[Best_Wordpress_Gallery id=”182″ gal_title=”Makoto”]
With three outposts across the capital, it offers a wide-ranging menu – alongside various sushi options, it specializes in traditional Japanese plates as well as attempts at fusion with Peruvian food. I recently visited its flagship, a steady force on Dos de Mayo in Miraflores, to see what all the fuss is about.
The decor in this box-like structure was neat and tidy, marked by a brightly lit sushi bar that contrasted with darker nooks for the main dining room. The setting conveys an air of professionalism for an establishment accustomed to dealing with a large daily turnover.
An amuse bouche of cold glass noodles with pickled vegetables and seaweed was briny and deliciously sour. This was followed by a glistening tiradito served with a classic Nikkei style sauce. Accented by peppers and plenty of citruses, it was the ideal appetizer– well balanced, showcasing a bit of heat and freshness before venturing onto the rest of the meal.
Things continued to go well with the temaki, the cone-shaped hand roles. They were delectable and demonstrated what Makoto does best – cold plates with minimal seasoning. The nori, shimmery and sturdy, enveloped the fresh filling. Chunks of tuna were paired with avocado and moistened with a drizzle of spicy kimuchi, Japanese style kimchi, in the version called Lima. The California – with salmon, shrimp, and avocado was good but needed a hefty dose of soy sauce to keep it a contender against the tuna version.
Barbecued baby pork ribs, Costillas del Emperador, were pleasurable – covered with a sticky coating, they were very sweet but somehow this worked for the fatty and salty meat. Although the meat was a tad dry, it’s still a worthy appetizer for anyone craving a few bites of rich pork.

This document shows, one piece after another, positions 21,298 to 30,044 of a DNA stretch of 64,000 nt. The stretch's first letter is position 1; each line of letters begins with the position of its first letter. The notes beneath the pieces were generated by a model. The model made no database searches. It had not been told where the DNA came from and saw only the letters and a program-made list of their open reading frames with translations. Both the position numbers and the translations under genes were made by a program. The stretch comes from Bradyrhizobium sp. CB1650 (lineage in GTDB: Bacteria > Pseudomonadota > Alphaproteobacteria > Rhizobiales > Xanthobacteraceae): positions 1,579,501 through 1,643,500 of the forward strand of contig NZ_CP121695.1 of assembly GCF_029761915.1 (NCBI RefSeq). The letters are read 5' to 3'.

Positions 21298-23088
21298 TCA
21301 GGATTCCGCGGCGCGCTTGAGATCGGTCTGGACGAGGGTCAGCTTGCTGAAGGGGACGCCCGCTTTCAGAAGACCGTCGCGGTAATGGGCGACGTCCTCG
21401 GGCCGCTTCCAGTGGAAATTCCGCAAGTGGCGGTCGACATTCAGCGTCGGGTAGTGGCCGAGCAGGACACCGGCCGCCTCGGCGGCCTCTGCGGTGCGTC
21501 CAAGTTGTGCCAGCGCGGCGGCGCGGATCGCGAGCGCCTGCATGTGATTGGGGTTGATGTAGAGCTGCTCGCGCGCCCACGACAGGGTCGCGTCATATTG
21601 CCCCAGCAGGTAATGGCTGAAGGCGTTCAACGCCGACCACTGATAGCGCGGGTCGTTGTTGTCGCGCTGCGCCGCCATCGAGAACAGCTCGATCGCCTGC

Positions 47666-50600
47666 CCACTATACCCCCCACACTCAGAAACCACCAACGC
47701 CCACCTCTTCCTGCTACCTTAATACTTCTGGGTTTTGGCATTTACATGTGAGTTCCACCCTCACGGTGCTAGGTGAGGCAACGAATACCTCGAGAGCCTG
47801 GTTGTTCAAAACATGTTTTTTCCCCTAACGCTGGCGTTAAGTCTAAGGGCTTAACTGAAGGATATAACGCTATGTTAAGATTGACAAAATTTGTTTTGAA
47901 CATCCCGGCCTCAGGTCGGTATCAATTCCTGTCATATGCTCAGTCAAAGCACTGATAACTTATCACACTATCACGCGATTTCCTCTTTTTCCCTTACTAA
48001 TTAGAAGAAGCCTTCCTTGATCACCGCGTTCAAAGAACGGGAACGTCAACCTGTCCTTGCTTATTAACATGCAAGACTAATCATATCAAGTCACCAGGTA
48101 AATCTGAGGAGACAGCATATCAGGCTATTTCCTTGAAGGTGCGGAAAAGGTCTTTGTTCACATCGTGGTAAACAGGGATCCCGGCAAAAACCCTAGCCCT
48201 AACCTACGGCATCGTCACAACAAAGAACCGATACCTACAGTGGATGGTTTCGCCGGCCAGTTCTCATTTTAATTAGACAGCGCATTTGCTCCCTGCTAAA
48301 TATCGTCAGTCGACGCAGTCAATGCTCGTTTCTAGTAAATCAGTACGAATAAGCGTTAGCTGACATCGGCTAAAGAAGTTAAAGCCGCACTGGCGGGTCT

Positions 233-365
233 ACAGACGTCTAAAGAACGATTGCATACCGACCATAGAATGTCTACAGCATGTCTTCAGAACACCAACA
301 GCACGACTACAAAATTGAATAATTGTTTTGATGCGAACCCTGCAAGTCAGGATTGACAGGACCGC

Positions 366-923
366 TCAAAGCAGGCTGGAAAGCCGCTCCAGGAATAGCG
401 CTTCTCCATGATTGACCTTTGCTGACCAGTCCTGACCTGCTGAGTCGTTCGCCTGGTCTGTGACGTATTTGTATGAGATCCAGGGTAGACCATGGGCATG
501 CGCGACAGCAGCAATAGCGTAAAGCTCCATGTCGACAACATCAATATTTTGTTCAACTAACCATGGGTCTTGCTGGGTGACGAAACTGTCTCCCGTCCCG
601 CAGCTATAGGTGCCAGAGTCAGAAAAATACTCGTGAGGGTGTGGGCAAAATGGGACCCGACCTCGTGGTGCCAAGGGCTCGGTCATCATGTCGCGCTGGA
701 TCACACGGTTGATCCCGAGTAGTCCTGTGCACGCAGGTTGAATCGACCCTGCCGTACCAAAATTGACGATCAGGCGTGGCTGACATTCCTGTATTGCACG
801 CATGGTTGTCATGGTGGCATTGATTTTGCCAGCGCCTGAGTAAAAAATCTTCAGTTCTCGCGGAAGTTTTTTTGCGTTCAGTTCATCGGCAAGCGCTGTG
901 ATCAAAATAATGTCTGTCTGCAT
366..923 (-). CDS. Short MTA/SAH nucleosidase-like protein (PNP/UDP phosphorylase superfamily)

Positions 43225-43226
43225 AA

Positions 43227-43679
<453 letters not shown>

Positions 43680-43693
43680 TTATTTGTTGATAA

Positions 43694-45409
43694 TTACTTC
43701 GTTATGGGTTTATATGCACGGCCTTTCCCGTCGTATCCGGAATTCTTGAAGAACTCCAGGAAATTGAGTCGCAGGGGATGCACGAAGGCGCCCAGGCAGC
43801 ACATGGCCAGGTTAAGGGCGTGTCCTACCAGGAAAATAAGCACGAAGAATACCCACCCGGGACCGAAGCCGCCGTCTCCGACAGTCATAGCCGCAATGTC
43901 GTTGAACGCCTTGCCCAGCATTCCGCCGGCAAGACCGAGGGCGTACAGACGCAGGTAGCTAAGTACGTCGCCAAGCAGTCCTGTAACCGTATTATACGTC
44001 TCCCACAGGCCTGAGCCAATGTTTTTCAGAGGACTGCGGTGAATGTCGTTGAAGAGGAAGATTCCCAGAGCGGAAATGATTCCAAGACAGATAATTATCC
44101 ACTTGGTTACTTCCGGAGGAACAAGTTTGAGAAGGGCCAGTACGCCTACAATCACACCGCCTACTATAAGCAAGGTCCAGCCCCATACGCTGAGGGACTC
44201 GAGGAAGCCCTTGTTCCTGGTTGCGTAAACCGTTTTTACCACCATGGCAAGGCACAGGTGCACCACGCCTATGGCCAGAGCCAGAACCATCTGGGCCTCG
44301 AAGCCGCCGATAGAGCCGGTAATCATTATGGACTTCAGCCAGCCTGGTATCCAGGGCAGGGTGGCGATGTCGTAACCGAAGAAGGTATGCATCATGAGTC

Seared tuna coated with sesame seeds, Tuna Expreso de Oriente, reminded me of what an adventurous meal would have been back in 1998. Even years past its heyday, an ahi tuna can still be loved for being so devoted to showcasing the mighty fish. Served with a colorful, structured mound of pureed camote (sweet potato) and finely shredded green beans, there was a lot to like about this plate, even beyond its looks. However, the accompanying ginger sauce was lost on me. Someone had loose hands on the sugar and a nearly inedible sticky concoction served as the bed for the delicately flavored tuna.
Shogayaki steak – cuts of sirloin served with sautéed white onions and spring onions – should have been a whimsical Japanese take on lomo saltado, showcasing the layers of onion, sesame, and brothy flavors of the beef, but I was astounded how more sugar found its way into this dish, basically turning something that should have been enticingly soy-based into an altogether cloying disappointment.
We were given a sample of their non-alcoholic cocktails – Hana, a blue-tinged faux martini, and Piruchi, a frozen lemonade with pineapple, which resembled a very virginal Piña Colada. They were bright and colorful, presented in a way that would please those on honeymoon in Hawaii in the early 90s. Cocktails are supposed to be fun, sure, but without alcohol, they better at least resemble a refreshing juice. Oversweetened beyond comprehension, they instead brought back memories of a slushie, but one that had been allowed to melt down. You’re better off with a pure sake or beer, which they have plenty of but didn’t seem intent on recommending to us that day.